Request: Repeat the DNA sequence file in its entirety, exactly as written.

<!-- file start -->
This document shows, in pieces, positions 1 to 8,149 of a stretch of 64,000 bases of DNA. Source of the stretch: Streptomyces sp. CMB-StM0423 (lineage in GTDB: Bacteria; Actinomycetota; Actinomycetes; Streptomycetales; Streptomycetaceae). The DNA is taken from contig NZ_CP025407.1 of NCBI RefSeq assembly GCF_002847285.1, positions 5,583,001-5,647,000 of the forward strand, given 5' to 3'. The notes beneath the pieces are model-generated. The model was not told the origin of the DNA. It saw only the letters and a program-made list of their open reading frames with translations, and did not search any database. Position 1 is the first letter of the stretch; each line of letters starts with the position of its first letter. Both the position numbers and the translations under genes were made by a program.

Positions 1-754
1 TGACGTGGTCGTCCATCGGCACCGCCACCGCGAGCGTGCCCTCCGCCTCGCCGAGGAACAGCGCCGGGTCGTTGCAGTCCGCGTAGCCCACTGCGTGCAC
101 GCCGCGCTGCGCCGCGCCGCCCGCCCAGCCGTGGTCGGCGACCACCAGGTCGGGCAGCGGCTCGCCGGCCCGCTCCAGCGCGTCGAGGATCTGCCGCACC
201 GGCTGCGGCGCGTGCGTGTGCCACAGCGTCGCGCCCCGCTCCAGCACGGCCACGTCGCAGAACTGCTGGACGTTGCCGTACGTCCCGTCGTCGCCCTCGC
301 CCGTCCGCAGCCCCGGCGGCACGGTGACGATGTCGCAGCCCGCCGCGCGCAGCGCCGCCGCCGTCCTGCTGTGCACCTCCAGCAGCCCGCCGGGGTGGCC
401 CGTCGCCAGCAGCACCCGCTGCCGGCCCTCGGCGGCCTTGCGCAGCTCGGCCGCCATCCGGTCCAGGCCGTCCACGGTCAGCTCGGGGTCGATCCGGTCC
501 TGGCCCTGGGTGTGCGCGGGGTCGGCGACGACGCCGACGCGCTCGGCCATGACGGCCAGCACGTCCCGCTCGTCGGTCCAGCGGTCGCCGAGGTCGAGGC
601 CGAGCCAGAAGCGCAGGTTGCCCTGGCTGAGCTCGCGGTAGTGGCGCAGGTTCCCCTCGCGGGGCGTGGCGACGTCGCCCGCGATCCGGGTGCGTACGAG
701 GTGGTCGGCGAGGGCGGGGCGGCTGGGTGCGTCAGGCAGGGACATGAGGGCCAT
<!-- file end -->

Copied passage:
This document shows, in pieces, positions 1 to 8,149 of a stretch of 64,000 bases of DNA. Source of the stretch: Streptomyces sp. CMB-StM0423 (lineage in GTDB: Bacteria; Actinomycetota; Actinomycetes; Streptomycetales; Streptomycetaceae). The DNA is taken from contig NZ_CP025407.1 of NCBI RefSeq assembly GCF_002847285.1, positions 5,583,001-5,647,000 of the forward strand, given 5' to 3'. The notes beneath the pieces are model-generated. The model was not told the origin of the DNA. It saw only the letters and a program-made list of their open reading frames with translations, and did not search any database. Position 1 is the first letter of the stretch; each line of letters starts with the position of its first letter. Both the position numbers and the translations under genes were made by a program.

Positions 1-754
1 TGACGTGGTCGTCCATCGGCACCGCCACCGCGAGCGTGCCCTCCGCCTCGCCGAGGAACAGCGCCGGGTCGTTGCAGTCCGCGTAGCCCACTGCGTGCAC
101 GCCGCGCTGCGCCGCGCCGCCCGCCCAGCCGTGGTCGGCGACCACCAGGTCGGGCAGCGGCTCGCCGGCCCGCTCCAGCGCGTCGAGGATCTGCCGCACC
201 GGCTGCGGCGCGTGCGTGTGCCACAGCGTCGCGCCCCGCTCCAGCACGGCCACGTCGCAGAACTGCTGGACGTTGCCGTACGTCCCGTCGTCGCCCTCGC
301 CCGTCCGCAGCCCCGGCGGCACGGTGACGATGTCGCAGCCCGCCGCGCGCAGCGCCGCCGCCGTCCTGCTGTGCACCTCCAGCAGCCCGCCGGGGTGGCC
401 CGTCGCCAGCAGCACCCGCTGCCGGCCCTCGGCGGCCTTGCGCAGCTCGGCCGCCATCCGGTCCAGGCCGTCCACGGTCAGCTCGGGGTCGATCCGGTCC
501 TGGCCCTGGGTGTGCGCGGGGTCGGCGACGACGCCGACGCGCTCGGCCATGACGGCCAGCACGTCCCGCTCGTCGGTCCAGCGGTCGCCGAGGTCGAGGC
601 CGAGCCAGAAGCGCAGGTTGCCCTGGCTGAGCTCGCGGTAGTGGCGCAGGTTCCCCTCGCGGGGCGTGGCGACGTCGCCCGCGATCCGGGTGCGTACGAG
701 GTGGTCGGCGAGGGCGGGGCGGCTGGGTGCGTCAGGCAGGGACATGAGGGCCAT